Spaces where great thoughts stand the test of time


Wang Kaihao
Monday 17 October 2022 14:44 BST
Modern artworks inspired by Chinese studies offer a chance for dialogue between the present and the past
Modern artworks inspired by Chinese studies offer a chance for dialogue between the present and the past (JIANG DONG / CHINA DAILY)

To create an infinite universe all that is needed are scrolls of paper, volumes of books and a writing brush. They can reveal a soul dedicated to a metaphysical world and a refined lifestyle.

Generations of ancient Chinese literati knew that a study, be it a shabby thatched shelter with moss growing up its stone walls, or a spacious room equipped with luxurious furniture, could be a place to retreat from the cacophony of the outside world and fully demonstrate the power of thinking.

Stationery, ceramics, paper-based artworks such as paintings and calligraphy, as well as various cultural relics that once accompanied or witnessed the self-cultivation of the ancient literati, may be physical evidence of an adaptable mentality. However, it probably still needs modern visitors to embrace their inner tranquillity to tune into the aura of grace and sentiment.

In Beijing, at the Palace Museum, also known as the Forbidden City, the exhibition Mirroring the Heart of Heaven and Earth: Ideals and Images in the Chinese Study opened to the public on August 30, 2022. Located in the Meridian Gate Galleries, it reveals that literary thought has lingered through time.

“A study is not only a space to read, write and collect books,” Wang Zilin, curator of the exhibition, says. “It also marks the continuous lineage of culture and reflects a bigger picture of social prosperity.

“The exhibition may reveal an interdependent relationship between the literati and the items in their studies. We can think of calligraphy and paintings with strong Chinese characteristics as being ‘co-created’ by them as well.”

Of course, the “Four Treasures of the Study”, referring to writing brushes, paper, ink and the inkstone (mortar to grind the ink), are the highlights in the exhibition. Exquisitely manufactured stationery, some items of which were owned by royals, may reflect how devoted to their work the literati were.

Settings and artefacts from Wujing Cuishi, a study in the Forbidden City, are on display at the exhibition
Settings and artefacts from Wujing Cuishi, a study in the Forbidden City, are on display at the exhibition (JIANG DONG / CHINA DAILY)

“The literati’s philosophical thinking concerning heaven and Earth could have also been inspired through other exhibits on show, such as jade and bronzeware,” Wang says.

In ancient China jade and bronze artefacts bear key roles in traditional rituals of worship and reflect people’s views about the universe, Wang says. They are commonly seen in studies, such as an exhibited bronze vessel dating back to the Shang Dynasty (c. 16th century-11th century BC), and a Qing Dynasty (1644-1911) jade cong, with a pattern that first appeared more than 5,000 years ago.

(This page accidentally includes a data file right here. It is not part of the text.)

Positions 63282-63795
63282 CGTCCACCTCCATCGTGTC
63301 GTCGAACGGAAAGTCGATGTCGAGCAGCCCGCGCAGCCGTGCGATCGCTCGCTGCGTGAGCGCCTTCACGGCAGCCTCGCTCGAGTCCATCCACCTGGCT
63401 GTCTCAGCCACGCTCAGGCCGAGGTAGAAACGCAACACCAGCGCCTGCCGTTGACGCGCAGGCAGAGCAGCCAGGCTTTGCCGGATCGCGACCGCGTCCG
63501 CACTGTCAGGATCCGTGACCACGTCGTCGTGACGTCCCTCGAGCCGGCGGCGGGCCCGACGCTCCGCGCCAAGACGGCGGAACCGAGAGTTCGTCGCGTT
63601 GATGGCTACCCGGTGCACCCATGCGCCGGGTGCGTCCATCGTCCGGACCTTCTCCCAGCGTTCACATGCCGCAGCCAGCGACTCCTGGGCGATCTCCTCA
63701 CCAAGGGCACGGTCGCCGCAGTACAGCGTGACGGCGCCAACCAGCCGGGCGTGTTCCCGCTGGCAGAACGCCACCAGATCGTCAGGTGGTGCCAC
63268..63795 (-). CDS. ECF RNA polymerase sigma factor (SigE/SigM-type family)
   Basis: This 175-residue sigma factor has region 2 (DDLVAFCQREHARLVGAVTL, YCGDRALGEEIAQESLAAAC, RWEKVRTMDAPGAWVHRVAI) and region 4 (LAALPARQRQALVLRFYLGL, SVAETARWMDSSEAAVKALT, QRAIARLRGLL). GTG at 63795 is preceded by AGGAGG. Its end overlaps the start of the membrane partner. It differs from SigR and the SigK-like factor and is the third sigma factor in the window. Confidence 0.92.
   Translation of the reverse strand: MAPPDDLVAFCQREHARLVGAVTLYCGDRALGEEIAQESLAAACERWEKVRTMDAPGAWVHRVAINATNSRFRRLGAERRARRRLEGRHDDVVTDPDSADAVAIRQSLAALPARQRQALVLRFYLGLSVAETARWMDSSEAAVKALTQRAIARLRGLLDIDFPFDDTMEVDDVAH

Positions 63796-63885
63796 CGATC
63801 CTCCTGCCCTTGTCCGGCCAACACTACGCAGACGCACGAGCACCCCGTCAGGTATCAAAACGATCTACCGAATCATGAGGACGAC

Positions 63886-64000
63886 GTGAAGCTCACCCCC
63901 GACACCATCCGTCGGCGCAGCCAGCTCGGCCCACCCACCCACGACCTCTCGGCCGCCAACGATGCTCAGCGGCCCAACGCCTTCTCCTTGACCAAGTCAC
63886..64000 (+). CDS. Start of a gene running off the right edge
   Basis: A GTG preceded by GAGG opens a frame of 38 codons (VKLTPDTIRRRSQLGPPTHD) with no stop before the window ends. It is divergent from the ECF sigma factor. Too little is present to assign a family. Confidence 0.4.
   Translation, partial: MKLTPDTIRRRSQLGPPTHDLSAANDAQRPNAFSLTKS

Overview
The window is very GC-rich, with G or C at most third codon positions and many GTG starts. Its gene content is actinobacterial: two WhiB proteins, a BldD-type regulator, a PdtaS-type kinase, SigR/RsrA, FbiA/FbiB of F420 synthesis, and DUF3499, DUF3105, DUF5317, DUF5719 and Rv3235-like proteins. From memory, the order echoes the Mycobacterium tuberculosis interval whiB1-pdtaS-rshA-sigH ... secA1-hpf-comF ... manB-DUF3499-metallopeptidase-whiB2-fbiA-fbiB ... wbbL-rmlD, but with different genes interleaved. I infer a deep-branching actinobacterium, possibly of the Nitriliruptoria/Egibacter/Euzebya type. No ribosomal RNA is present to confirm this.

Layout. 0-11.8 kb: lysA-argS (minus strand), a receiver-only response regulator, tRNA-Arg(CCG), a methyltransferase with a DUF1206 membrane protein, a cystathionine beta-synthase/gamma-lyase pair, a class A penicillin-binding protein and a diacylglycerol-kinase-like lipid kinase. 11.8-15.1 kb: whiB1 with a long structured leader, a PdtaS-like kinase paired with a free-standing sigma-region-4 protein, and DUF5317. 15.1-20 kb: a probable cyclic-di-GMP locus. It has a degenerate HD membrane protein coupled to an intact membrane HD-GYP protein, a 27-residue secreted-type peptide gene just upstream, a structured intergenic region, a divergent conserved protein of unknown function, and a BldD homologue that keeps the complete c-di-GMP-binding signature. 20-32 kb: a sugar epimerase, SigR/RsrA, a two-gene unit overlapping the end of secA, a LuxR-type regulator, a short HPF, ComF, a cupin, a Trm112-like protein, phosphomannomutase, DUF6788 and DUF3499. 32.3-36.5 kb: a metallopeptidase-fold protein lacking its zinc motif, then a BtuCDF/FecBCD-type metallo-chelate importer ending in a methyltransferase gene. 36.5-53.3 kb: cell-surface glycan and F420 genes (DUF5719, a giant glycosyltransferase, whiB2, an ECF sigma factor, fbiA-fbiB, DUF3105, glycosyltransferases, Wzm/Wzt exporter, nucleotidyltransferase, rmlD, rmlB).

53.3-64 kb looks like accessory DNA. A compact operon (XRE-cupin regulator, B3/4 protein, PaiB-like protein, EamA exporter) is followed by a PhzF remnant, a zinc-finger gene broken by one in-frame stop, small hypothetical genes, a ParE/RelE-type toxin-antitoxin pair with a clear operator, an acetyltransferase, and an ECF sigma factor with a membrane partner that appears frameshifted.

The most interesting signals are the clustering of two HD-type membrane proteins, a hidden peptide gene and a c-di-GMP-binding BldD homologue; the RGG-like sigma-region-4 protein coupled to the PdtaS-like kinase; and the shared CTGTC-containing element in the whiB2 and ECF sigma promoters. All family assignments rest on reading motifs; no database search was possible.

Guqin, the traditional Chinese plucked musical instrument associated with a sense of unadorned antiquity, may also create the perfect atmosphere for a study. Watching an exhibited guqin from the Southern Song era (1127-1279) being played, visitors can imagine a scenario in which ancient sages refer to its slow but refined melody for mental cultivation.

The great poet Tao Yuanming (365-427), also known for his reclusive lifestyle, once said: “In my younger years I remained aloof to worldly affairs, and literature and music were my haven.”

It was this musing that inspired him to design the exhibition, Wang says. Tao’s words hung on the wall of the gallery may also enlighten visitors, encouraging them to think of their own paths they find to sneak away from their mundane daily routines, if only for a while.

The Orchid Pavilion Preface, created by the 4th-century calligraphic guru Wang Xizhi, is probably one of the everlasting Chinese literary classics about a gathering of literati. Though being outdoors, the pavilion in present-day Zhejiang province is perhaps among the most famous studies in China.

The whereabouts of the original work is now unknown, but facsimiles from generations of calligraphers still enable modern people to enjoy it and envision the glamour of the event described. As such, one of these copies, made by Mi Fu, one of the most acclaimed calligraphers of the Northern Song era (960-1127), is a must-see at the exhibition.

Ren Wanping, deputy director of the Palace Museum, says the exhibition also has modern significance, encouraging people to think about what a study means in a modern context.

“People are exposed to a vast cyberspace and numerous virtual worlds. But inside our hearts there is always space for an invisible study, for reading, thinking and reflection.”

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